France’s new Culture Minister Audrey Azoulay intends to throw out a recent censorship amendment that requires all films showing unsimulated sex to be given an automatic 18 rating.
The move is the first in a planned overhaul of the Centre National de la Cinématographie, France’s censorship board, which has been under pressure from Promouvoir, a conservative advocacy group, whose name translates to anything from “to promote” to “to revise” to “to instigate.”
France’s rating system more or less correlates to America’s, where (U)niversal matches G and PG, 12 more or less matches PG-13, and 18 corresponds to R. There is no NC-17 or X rating in France, because they are not Puritanical weirdos.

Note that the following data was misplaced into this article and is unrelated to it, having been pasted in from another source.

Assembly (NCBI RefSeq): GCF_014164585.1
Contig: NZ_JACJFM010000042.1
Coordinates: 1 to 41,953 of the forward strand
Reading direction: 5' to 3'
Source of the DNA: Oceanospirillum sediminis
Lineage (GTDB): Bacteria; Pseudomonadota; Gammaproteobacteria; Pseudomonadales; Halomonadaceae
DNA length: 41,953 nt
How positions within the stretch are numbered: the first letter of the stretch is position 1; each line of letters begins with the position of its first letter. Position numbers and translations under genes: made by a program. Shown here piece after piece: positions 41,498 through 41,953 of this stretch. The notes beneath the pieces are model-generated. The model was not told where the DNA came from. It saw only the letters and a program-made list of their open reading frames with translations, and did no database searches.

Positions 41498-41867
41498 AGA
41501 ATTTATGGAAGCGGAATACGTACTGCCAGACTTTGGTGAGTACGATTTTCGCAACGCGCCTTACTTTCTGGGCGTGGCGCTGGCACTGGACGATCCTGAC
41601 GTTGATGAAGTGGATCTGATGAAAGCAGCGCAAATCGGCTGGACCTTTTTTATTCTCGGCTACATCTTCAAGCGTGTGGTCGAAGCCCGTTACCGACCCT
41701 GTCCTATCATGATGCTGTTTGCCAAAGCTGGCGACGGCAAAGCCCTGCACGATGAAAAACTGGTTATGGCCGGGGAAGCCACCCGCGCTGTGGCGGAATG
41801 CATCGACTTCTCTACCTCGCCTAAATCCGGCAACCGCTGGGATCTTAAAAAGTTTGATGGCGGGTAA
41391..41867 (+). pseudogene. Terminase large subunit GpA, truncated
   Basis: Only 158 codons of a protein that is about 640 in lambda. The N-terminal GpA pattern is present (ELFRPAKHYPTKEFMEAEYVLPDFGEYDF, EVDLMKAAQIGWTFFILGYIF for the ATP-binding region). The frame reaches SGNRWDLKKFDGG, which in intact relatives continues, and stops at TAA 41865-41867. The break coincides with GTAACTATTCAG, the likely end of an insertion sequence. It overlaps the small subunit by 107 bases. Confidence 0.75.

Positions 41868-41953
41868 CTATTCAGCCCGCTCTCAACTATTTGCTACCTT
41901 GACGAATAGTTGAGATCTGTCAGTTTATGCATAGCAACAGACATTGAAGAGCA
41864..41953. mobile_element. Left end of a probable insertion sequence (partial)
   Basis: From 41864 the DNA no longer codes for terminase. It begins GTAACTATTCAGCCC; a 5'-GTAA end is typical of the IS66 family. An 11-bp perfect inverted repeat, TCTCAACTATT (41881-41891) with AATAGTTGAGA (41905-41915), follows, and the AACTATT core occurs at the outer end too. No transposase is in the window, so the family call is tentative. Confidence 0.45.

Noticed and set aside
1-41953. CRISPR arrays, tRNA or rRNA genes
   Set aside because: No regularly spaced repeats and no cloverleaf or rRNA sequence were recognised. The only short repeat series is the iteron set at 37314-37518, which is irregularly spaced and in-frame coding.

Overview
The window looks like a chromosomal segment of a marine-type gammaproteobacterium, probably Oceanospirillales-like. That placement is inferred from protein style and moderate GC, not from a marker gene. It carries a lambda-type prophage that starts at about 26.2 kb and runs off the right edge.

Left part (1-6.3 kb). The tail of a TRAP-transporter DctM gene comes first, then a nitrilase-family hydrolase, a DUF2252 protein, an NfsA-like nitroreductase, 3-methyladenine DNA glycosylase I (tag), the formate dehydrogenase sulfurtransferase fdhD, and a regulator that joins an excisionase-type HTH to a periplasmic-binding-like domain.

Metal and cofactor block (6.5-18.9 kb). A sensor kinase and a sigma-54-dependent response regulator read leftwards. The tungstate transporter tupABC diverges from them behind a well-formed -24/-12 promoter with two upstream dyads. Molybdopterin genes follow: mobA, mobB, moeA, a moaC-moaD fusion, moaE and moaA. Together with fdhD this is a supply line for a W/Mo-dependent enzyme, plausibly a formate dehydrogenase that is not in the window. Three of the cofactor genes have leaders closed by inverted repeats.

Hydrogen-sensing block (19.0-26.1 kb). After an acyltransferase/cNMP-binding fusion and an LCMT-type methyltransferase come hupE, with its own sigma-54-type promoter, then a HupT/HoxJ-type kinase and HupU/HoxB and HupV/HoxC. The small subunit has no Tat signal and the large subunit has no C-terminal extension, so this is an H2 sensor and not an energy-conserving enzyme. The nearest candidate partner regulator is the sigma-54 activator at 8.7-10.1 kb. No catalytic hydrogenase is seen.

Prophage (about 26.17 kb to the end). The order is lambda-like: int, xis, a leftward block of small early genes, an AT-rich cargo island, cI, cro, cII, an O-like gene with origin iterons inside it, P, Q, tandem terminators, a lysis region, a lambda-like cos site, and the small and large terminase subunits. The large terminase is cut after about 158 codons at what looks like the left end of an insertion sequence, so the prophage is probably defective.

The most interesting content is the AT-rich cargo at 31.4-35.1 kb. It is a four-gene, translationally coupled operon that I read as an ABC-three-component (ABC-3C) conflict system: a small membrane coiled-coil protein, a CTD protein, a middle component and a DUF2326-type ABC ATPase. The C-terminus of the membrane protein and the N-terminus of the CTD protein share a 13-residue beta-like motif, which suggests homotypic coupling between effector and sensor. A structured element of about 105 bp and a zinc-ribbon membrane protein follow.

At least, they usually aren’t, but three weeks after rating and releasing Gaspar Noé’s Love, which contains explicit, three-dimensional sex scenes, pressure from Promouvoir sent the 12-rated film up to an 18. The same thing happened with Abdellatif Kechiche’s Blue Is The Warmest Color, while Lars Von Trier’s Antichrist was banned outright from the country—seven years after it had been released in theaters.
The appeals process that allowed Promouvoir to rejigger the CNC’s ratings is also under review, with Azoulay planning to abbreviate the window for appeals to the ratings board.